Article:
Re: Technical Writing Skills

Subject: Re: Technical Writing Skills
From: "You can't get there from here; you have to go somewhere else first." <angela -at- VENUS -dot- SMARTSTAR -dot- COM>
Date: Tue, 31 Jan 1995 09:57:54 -0800

Paul Davies writes:

> User documentation usually benefits from the writer _starting_
> from a position of ignorance and asking exactly the questions that the
> readers will ask. Starting with too much detailed knowledge may
> actually hinder the process.

I don't think the problem is having too much technical knowledge; the problem
is not being aware of what you know and how you got there. Some people
"forget" how much they know and thereby "forget" to tell the user because the
knowledge is taken for granted. Other people are very technical, but are still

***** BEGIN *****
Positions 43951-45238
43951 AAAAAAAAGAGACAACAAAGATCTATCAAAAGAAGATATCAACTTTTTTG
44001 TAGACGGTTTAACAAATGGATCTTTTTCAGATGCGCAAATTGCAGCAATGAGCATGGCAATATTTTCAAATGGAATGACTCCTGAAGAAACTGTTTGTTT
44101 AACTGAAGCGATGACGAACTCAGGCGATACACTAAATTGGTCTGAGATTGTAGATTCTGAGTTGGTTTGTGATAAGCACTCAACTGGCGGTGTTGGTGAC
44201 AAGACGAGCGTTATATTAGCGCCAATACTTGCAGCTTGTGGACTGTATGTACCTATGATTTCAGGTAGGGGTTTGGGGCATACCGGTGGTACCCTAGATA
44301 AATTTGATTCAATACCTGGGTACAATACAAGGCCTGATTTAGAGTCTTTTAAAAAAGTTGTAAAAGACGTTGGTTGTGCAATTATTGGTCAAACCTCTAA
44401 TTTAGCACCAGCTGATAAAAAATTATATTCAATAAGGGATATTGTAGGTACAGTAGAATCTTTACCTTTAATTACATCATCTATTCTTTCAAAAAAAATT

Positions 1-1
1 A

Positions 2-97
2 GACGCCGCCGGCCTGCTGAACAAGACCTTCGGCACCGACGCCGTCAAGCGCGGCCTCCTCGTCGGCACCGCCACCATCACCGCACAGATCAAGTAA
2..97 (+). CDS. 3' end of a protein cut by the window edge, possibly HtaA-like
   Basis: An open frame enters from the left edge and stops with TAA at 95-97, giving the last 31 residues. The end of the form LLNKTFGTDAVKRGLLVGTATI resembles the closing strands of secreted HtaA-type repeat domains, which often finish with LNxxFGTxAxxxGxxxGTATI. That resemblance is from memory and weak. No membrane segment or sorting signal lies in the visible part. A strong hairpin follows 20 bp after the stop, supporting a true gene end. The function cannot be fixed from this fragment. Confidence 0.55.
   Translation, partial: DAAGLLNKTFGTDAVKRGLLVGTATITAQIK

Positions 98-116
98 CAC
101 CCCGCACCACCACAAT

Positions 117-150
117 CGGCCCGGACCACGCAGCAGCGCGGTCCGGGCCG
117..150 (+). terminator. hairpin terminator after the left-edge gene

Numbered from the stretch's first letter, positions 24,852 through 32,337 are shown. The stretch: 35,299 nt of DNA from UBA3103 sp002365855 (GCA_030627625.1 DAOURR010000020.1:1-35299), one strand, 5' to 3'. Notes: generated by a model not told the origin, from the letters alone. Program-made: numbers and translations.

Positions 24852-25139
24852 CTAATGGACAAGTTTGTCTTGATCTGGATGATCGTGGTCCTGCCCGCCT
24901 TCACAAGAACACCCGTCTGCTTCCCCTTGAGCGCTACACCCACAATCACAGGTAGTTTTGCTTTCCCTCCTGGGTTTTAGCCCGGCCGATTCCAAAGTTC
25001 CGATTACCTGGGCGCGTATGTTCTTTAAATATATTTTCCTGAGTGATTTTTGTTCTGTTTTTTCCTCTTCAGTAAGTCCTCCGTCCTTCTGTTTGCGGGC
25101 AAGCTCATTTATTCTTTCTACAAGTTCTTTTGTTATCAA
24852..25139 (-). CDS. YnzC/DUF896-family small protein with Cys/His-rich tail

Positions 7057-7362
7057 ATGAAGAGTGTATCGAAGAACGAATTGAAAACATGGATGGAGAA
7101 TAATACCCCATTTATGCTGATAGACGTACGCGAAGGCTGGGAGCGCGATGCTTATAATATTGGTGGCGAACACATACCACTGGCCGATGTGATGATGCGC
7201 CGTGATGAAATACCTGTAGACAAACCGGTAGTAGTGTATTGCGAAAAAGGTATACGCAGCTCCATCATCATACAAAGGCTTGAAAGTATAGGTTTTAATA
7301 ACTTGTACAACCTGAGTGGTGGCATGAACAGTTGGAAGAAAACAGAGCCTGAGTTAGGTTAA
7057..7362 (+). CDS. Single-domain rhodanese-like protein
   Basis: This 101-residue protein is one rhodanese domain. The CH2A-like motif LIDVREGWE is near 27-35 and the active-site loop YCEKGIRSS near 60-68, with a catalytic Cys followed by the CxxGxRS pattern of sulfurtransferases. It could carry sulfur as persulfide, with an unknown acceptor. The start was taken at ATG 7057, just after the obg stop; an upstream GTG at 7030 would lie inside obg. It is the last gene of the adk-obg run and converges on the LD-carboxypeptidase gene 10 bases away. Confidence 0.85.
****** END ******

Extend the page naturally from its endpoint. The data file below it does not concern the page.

able to place themselves in the position of the user and take the user through
the process and give them everything they need to know. This is exactly what
a teacher does, and I consider us all to be teachers of a kind. I don't think
anyone would say that math teachers shouldn't know TOO much math because
then they wouldn't be able to explain it to their students.

As far as tech writing goes, I think you must at least know enough to know what
you don't know. For example, when a developer says to me: "All they have to do
is run this executable", I have to know enough to ask: "But doesn't the DLL
have to reside in the install directory or on their path first?", or: "When I
wrote another program example last week, I had to link it with the xyz library
first - do I have to do the same thing here?" However, I don't think there is
an upper limit to the amount of technical knowledge you can have to be a good
technical communicator.

Angela Howard
angela -at- smartstar -dot- com

MHOs, not my employer's.

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